The annual dinner celebrates Chinese New Year and Burns Night, both of which tend to fall around the same time.
We spoke to residents of Orkney and the Outer Hebrides to learn how they're prepping for a potential hard Brexit.
Brian Austin, Tobago-born owner of The Rum Shack in Glasgow, pipes in a plantain-covered haggis for his Caribbean-inspired Burns Night dinner.
According to a new report from the Bank of Scotland, half of the country's producers are confident their industry will grow, despite the disruption caused by Brexit.
From the whisky sold in foreign liquor stores to tartan-boxed shortbread clutched by Edinburgh tourists, we’re told that Scotland’s food is rooted in history. But many traditional dishes aren’t as “Scottish” as we might think.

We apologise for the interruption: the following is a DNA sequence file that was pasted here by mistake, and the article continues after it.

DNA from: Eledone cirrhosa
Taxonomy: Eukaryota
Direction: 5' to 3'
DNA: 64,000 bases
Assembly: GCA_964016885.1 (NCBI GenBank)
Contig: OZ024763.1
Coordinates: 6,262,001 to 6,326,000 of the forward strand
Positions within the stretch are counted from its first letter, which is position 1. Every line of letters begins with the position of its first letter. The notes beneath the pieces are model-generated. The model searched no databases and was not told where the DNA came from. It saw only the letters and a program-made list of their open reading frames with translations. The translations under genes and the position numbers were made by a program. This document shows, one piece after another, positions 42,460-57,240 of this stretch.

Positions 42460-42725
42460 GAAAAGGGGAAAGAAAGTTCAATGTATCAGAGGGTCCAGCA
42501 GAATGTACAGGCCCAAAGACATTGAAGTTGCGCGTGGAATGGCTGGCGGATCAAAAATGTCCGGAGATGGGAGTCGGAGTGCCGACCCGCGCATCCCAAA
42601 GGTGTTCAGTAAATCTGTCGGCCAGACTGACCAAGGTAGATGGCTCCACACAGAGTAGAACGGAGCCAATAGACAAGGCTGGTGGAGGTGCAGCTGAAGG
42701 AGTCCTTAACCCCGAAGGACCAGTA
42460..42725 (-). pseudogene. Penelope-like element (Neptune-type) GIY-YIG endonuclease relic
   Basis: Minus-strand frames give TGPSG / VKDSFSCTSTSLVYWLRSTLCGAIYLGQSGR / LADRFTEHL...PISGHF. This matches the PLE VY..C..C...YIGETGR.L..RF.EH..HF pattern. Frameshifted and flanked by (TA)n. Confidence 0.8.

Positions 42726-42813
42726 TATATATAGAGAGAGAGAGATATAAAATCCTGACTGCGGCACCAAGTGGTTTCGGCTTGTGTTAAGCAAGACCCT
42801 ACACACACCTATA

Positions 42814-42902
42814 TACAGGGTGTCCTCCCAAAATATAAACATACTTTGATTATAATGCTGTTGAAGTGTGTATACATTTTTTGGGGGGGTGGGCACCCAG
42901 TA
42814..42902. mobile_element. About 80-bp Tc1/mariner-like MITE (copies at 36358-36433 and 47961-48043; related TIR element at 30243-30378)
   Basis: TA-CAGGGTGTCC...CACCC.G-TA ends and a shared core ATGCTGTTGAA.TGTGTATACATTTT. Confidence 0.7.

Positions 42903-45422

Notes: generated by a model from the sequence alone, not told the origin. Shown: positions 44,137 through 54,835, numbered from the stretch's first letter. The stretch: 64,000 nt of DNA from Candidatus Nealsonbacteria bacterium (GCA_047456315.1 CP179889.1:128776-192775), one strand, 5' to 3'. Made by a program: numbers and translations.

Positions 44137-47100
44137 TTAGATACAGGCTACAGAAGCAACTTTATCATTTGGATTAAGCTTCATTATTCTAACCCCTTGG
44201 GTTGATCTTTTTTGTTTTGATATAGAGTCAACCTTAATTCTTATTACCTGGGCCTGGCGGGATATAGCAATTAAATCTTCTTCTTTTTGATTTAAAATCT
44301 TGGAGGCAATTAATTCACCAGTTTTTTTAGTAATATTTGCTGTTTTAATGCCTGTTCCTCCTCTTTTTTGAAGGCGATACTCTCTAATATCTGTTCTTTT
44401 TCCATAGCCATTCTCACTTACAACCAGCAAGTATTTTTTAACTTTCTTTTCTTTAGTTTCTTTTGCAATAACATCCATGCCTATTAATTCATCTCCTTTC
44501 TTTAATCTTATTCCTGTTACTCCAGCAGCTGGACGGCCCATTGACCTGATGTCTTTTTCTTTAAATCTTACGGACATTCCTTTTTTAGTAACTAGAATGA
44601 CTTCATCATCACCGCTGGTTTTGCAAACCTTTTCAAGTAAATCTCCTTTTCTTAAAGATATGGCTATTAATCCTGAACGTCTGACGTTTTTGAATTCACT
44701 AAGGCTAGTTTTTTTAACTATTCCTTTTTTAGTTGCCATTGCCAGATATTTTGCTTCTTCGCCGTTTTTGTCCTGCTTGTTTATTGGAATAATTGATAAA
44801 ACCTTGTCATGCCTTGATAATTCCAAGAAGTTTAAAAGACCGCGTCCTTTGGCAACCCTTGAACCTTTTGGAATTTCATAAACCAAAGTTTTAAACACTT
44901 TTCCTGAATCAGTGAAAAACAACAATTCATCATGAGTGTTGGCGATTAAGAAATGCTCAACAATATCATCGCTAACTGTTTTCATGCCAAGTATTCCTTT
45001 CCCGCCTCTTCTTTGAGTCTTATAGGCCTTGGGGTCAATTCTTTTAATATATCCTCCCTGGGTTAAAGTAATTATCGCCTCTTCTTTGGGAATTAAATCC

My home country’s reputation as being culinarily challenged has not been achieved without putting in the work. Scottish restaurants have a way to go until they’re no longer the punchline.
“Scots and Punjabis are very proud of their own cultures so you get both of these coming together and it’s wonderful,” says Harry Singh, Glasgow restaurant owner and co-creator of the haggis pakora.
This week, Scotland’s rural affairs secretary will try to convince the American government to allow imports of haggis, a dish banned in the country since 1971 due to US laws prohibiting sheep lungs.
Headed up by The Wellcome Project and researchers at the University of Edinburgh, the study investigates the “history of the current stereotype of the Scottish diet”—namely, the deep-fried Mars bar.